Then again, maybe McPherson just likes big things, Jaeger thought. The scale of the estate was huge in every respect, from the high ceilings on each floor in the mansion to the oversized barns and outbuildings. But McPherson was a large man, who knew that many of the people in his circle were intimidated by size, if little else. His family had been Draka practically since the Founding, but instead of settling in Archona or Diskrapur, or even Cape Town, with the “old money,” he was out here, in Syria, which had been a significant part of Draka civilization for only about fifty years. He wasn’t the second son; he had plenty of reason to stay in the south.

But here he was, and here was Lillybeth as well. She could have been bitter, particularly with her household duties. Her mother had been dead for five years, and she had grown into the role of hostess of the McPherson plantation much more easily than Jaeger would have expected. He had seen her dozens of times since, and she never gave any indication she was unhappy in her life in Syria.

Of course, she had friends, from school and from her father’s friends’ families, and they had all reached an age where they could move about with some degree of freedom. She was never lonely, and certainly didn’t lack for male companionship, either.

For some reason, though, she really had taken to Jaeger. Maybe it was the wildness of the test pilot image, although nothing could be further from his real life; maybe it was his somewhat harsh and uncultured speech from growing up on a backwoods plantation in Kenia Province. Maybe it was simply his lack of pretentiousness.

Now there was a thought! There was no doubt that Jaeger wasn’t nearly as polished as Lillybeth’s elite group. He didn’t see much reason to affect such airs, either. He really liked her, but he wasn’t head-over-heels in love with her. While he would miss her if he didn’t see her any more, he knew he would eventually be transferred out of the program, back into combat. There were pilots being lost every day in the meat grinder that was Eastern Europe, and he expected to be recalled any time now.

Jaeger had completed test programs on eight aircraft in the last year, and fortunately had not had to eject from any more planes. He was truly a machine himself in the air, flying the exacting test programs with such precision as to astound the engineers. He assumed that some of the other pilots were jealous, but cared very little about that. He was always somewhat of a loner, and had few friends among his fellow pilots. He got along with them well enough, joking with them before flights and so forth, but didn’t see much reason to develop strong friendships there, either. He was there to fly, to experience the true joy only being in the air could give him. He’d tried to explain that feeling to Lillybeth, but she just laughed lightly at his stumbling for the words.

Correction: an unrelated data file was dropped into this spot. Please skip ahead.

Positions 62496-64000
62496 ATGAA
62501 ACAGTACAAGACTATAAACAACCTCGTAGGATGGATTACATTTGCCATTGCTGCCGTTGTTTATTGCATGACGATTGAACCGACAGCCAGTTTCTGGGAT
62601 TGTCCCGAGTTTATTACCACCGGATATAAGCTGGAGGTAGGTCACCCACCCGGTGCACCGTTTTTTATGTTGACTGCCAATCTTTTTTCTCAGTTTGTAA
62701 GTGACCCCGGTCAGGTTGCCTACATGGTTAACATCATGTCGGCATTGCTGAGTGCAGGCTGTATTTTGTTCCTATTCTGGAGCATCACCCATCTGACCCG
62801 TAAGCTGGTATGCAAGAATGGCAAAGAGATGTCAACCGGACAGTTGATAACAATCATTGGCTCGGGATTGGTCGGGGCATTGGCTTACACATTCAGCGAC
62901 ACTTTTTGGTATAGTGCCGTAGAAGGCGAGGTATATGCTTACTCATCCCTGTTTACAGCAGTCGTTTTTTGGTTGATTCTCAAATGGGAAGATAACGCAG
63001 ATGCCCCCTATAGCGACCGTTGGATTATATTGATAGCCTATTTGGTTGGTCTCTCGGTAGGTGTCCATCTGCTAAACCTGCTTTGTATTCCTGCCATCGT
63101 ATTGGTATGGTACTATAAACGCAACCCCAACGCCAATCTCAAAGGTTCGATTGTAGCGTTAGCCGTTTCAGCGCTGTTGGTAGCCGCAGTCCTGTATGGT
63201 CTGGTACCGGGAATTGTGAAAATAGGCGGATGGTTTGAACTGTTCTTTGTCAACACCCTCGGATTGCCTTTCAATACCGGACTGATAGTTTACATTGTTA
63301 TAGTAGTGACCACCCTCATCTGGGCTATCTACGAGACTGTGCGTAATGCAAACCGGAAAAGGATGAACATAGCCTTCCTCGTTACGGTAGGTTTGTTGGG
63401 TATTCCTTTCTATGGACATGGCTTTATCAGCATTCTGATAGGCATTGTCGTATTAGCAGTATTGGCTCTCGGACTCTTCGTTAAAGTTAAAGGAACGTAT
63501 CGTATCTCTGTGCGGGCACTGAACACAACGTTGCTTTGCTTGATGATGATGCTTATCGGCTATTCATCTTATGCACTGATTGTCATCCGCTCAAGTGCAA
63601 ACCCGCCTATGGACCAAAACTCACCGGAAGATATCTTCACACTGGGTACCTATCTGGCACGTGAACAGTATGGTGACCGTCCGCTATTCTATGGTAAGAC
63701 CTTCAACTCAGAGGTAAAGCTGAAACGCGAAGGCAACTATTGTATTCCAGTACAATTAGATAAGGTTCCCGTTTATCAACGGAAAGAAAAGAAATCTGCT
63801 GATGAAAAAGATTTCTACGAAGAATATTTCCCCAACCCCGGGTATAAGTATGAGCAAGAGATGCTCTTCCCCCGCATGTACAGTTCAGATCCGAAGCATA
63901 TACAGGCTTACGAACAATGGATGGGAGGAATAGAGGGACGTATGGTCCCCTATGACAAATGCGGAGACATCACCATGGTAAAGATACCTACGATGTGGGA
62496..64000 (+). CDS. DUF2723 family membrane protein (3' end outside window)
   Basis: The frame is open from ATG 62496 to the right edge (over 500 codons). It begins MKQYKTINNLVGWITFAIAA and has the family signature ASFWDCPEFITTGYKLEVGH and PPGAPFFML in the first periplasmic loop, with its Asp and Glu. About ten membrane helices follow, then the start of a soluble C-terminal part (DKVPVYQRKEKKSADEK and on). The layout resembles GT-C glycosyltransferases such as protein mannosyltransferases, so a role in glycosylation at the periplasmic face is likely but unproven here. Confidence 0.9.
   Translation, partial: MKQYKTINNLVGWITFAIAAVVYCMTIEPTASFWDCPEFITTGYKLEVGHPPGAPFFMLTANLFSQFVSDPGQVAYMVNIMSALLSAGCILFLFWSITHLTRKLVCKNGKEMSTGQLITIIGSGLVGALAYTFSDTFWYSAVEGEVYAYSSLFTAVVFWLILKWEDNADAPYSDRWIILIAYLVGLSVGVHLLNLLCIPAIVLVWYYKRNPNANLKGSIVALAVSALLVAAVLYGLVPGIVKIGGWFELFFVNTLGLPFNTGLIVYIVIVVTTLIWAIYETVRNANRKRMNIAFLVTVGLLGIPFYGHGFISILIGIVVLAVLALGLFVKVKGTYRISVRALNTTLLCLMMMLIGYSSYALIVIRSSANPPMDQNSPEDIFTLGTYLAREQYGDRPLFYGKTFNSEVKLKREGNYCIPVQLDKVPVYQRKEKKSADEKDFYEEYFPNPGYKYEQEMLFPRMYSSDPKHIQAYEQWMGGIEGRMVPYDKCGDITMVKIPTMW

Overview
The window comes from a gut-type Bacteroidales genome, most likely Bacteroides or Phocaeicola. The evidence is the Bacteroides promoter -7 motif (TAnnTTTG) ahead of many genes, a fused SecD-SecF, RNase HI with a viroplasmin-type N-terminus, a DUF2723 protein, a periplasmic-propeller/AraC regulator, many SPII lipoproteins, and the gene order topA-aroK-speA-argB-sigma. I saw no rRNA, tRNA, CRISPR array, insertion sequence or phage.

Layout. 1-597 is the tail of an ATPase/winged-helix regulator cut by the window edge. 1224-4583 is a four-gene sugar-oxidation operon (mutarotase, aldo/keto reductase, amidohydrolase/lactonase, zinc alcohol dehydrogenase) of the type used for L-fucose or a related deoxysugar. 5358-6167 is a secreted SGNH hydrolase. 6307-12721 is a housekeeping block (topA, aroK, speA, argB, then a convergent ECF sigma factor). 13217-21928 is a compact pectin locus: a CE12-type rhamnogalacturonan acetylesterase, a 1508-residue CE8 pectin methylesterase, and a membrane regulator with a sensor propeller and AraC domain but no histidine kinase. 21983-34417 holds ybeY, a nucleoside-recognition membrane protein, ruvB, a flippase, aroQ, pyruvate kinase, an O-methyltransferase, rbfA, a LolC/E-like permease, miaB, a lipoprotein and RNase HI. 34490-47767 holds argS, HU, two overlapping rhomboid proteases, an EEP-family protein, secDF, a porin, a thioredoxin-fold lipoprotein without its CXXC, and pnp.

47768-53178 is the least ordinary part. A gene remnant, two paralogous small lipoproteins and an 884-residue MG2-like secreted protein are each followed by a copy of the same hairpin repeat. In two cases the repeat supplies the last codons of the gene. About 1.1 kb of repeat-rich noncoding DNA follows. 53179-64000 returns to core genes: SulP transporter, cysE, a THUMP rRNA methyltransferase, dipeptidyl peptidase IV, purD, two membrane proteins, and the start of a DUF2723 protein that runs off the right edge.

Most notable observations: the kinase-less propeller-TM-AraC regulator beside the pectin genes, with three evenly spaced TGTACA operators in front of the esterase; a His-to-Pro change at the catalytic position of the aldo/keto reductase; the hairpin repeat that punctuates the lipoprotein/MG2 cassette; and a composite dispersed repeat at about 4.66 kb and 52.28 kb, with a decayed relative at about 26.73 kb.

He expected to be recalled to the Front at any time. The news was only somewhat favorable, even by Draka standards. The Nazi war machine was as formidable a foe as the Draka had ever faced; and the Draka were drawn into the conflict late, with little preparation. Archona had hoped to sit this one out and pick up the leftovers, or attack the weakened winners in Europe. The occupation of Europe was always in the Draka plan; it was never planned that it should be attempted so soon. Perhaps in the mid-Fifties or so, chunks of Eastern Europe could have been carved off, piece-by-piece. By 1960 France could join the Domination, Britain a bit later.

The Draka had overrun the remains of the Ottoman Empire and raced through Greece and Poland. Hungary and most of Austria were now under their control as well. Russia had been a mess before the Draka entered the conflict and the reports coming through were few and conflicting. It sounded as if civilization had completely broken down. Once the Nazis were dealt with, Jaeger expected the Russian occupation to be relatively conflict-free. They’d be chasing down bushmen for a long while, though.